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Old   May 11, 2007, 06:35
Default Local Timescale Factor
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Can anyone explain why using the local timescale factor option is not advisable for obtaining final results? I know it has been mentioned somewhere but cannot find the reference.


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Old   May 11, 2007, 12:21
Default Re: Local Timescale Factor
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The local timescale factor will advance the solution within each control volume at a multiple of the local timescale. This means that as a whole, the solution is advancing at different rates throughout the solution and can make the RMS and MAX residuals appear to be low when a solution may not actaully be acheived.

If the solution is truly converged, changing to a Physical Timescale will have no effect, whereas if it hasn't, the residuals will jump back up. It is best to think of this as a sanity check.

Personally, I never use the Local Timescale Factor. It used to be necessary in some cases to get things going, but the solver is much more robust now. Generally, if the solver blows with a Physical Timescale and you need to resort to this, it is only masking other problems such a grid or setup issues.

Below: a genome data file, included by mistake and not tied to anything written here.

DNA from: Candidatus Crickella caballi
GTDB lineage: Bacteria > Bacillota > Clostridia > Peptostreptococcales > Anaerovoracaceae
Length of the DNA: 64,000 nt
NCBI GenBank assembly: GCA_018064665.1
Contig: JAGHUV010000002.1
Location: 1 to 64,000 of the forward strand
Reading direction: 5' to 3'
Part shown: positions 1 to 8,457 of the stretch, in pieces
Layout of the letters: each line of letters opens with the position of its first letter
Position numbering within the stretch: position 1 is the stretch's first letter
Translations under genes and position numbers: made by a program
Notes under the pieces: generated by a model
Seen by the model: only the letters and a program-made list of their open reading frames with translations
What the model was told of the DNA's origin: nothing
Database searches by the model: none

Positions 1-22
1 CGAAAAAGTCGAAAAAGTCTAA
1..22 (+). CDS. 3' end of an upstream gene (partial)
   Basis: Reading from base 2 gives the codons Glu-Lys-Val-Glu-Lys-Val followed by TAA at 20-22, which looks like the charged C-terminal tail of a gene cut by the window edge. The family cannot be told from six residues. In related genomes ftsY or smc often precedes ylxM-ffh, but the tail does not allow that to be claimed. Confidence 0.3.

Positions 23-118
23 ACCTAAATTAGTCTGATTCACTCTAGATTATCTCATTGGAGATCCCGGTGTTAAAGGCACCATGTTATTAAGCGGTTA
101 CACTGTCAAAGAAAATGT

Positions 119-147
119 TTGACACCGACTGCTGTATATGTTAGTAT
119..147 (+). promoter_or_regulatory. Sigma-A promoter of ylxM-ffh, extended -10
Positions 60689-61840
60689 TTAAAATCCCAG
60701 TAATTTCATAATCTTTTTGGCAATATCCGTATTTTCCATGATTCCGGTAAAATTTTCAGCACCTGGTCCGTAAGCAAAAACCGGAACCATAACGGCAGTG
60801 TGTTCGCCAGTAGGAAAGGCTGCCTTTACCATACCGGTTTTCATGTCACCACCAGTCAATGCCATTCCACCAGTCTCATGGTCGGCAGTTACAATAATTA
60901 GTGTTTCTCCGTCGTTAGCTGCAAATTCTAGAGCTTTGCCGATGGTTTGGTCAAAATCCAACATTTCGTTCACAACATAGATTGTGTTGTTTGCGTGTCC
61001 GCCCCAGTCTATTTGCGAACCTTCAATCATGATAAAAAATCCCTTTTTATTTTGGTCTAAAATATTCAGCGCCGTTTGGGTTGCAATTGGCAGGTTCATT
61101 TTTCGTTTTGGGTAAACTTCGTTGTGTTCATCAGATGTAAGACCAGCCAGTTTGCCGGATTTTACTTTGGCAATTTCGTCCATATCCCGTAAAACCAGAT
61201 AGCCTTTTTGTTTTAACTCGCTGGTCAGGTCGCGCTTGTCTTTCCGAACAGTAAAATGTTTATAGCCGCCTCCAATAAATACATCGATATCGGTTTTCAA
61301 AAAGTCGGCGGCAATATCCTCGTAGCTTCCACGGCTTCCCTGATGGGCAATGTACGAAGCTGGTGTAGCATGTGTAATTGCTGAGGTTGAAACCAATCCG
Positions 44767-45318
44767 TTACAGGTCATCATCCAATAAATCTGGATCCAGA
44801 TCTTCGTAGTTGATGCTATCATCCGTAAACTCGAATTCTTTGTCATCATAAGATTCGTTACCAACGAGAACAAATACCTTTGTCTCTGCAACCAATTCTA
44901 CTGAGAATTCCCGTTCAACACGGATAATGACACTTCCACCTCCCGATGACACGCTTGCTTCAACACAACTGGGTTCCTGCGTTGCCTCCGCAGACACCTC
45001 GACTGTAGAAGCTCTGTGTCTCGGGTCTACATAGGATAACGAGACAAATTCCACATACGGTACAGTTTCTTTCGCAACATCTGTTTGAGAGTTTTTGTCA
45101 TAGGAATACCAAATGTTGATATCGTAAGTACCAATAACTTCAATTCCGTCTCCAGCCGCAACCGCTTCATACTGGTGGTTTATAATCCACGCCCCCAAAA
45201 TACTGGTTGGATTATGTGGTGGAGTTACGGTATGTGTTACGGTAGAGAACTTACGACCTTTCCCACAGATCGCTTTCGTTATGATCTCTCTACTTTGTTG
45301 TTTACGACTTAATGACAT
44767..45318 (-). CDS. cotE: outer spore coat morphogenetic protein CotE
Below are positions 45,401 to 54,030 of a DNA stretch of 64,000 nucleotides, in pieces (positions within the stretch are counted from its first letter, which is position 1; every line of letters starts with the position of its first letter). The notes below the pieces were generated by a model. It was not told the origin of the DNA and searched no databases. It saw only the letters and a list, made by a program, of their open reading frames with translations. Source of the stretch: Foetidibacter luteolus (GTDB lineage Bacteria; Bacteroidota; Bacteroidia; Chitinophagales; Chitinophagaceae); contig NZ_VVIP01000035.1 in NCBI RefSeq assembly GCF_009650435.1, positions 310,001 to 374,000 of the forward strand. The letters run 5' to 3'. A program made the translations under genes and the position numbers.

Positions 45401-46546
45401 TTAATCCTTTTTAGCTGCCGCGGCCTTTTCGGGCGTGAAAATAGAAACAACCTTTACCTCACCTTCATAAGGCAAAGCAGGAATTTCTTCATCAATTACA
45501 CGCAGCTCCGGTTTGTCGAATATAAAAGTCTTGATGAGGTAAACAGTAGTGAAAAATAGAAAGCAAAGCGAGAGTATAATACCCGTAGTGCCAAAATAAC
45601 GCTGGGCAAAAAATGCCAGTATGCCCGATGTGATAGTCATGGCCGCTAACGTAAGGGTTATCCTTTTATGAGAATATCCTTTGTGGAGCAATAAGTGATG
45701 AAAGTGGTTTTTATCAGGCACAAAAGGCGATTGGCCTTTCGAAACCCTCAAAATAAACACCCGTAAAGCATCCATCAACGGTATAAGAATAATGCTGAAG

Regards, Robin
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Old   May 11, 2007, 17:54
Default Re: Local Timescale Factor
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Hi Adam,

this techique is useful when the problem has a wide range of time scales but since the local time step can be very small in some cells it is possible that you run what seems to be a long time but by the global scale is not enough to bring it to steady state.

If you can running a physical time step is advisable since a steady solution should run for all time steps...that is the theory anyhow. In practice especially with complex physics this is not so. If you run problems with all one characteristic time scale like a blade passage then the physical time step usually works fine...that is why CFX makes this strong recommendation.

Hope this helps,


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